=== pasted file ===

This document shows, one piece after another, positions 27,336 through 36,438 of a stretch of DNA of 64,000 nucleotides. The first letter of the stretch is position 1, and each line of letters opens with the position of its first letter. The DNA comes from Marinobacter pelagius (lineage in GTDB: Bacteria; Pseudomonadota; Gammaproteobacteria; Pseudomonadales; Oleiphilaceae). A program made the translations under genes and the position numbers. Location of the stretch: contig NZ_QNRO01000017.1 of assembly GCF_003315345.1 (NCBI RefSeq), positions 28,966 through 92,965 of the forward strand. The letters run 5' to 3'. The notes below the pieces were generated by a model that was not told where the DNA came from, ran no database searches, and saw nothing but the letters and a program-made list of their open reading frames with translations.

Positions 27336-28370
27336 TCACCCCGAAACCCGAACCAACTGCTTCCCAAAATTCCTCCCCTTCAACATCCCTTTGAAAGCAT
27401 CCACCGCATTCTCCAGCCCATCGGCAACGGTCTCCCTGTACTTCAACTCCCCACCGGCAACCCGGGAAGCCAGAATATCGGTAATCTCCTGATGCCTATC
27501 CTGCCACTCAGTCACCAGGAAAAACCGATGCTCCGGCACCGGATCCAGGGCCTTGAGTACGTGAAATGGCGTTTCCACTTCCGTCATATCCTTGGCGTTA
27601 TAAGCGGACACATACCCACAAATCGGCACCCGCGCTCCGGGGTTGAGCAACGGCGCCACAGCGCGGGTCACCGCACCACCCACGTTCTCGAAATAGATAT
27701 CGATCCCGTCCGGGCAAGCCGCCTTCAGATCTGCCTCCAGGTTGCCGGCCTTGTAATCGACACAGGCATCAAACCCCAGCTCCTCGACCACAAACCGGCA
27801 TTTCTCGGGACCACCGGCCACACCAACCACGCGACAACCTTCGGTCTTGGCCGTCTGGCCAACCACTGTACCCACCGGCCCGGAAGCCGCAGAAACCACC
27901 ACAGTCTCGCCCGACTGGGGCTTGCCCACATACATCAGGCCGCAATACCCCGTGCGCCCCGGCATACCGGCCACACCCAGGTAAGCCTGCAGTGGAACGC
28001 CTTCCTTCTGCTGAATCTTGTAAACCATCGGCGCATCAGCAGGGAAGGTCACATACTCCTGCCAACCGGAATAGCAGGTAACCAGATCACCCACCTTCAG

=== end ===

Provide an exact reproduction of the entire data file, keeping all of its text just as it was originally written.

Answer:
This document shows, one piece after another, positions 27,336 through 36,438 of a stretch of DNA of 64,000 nucleotides. The first letter of the stretch is position 1, and each line of letters opens with the position of its first letter. The DNA comes from Marinobacter pelagius (lineage in GTDB: Bacteria; Pseudomonadota; Gammaproteobacteria; Pseudomonadales; Oleiphilaceae). A program made the translations under genes and the position numbers. Location of the stretch: contig NZ_QNRO01000017.1 of assembly GCF_003315345.1 (NCBI RefSeq), positions 28,966 through 92,965 of the forward strand. The letters run 5' to 3'. The notes below the pieces were generated by a model that was not told where the DNA came from, ran no database searches, and saw nothing but the letters and a program-made list of their open reading frames with translations.

Positions 27336-28370
27336 TCACCCCGAAACCCGAACCAACTGCTTCCCAAAATTCCTCCCCTTCAACATCCCTTTGAAAGCAT
27401 CCACCGCATTCTCCAGCCCATCGGCAACGGTCTCCCTGTACTTCAACTCCCCACCGGCAACCCGGGAAGCCAGAATATCGGTAATCTCCTGATGCCTATC
27501 CTGCCACTCAGTCACCAGGAAAAACCGATGCTCCGGCACCGGATCCAGGGCCTTGAGTACGTGAAATGGCGTTTCCACTTCCGTCATATCCTTGGCGTTA
27601 TAAGCGGACACATACCCACAAATCGGCACCCGCGCTCCGGGGTTGAGCAACGGCGCCACAGCGCGGGTCACCGCACCACCCACGTTCTCGAAATAGATAT
27701 CGATCCCGTCCGGGCAAGCCGCCTTCAGATCTGCCTCCAGGTTGCCGGCCTTGTAATCGACACAGGCATCAAACCCCAGCTCCTCGACCACAAACCGGCA
27801 TTTCTCGGGACCACCGGCCACACCAACCACGCGACAACCTTCGGTCTTGGCCGTCTGGCCAACCACTGTACCCACCGGCCCGGAAGCCGCAGAAACCACC
27901 ACAGTCTCGCCCGACTGGGGCTTGCCCACATACATCAGGCCGCAATACCCCGTGCGCCCCGGCATACCGGCCACACCCAGGTAAGCCTGCAGTGGAACGC
28001 CTTCCTTCTGCTGAATCTTGTAAACCATCGGCGCATCAGCAGGGAAGGTCACATACTCCTGCCAACCGGAATAGCAGGTAACCAGATCACCCACCTTCAG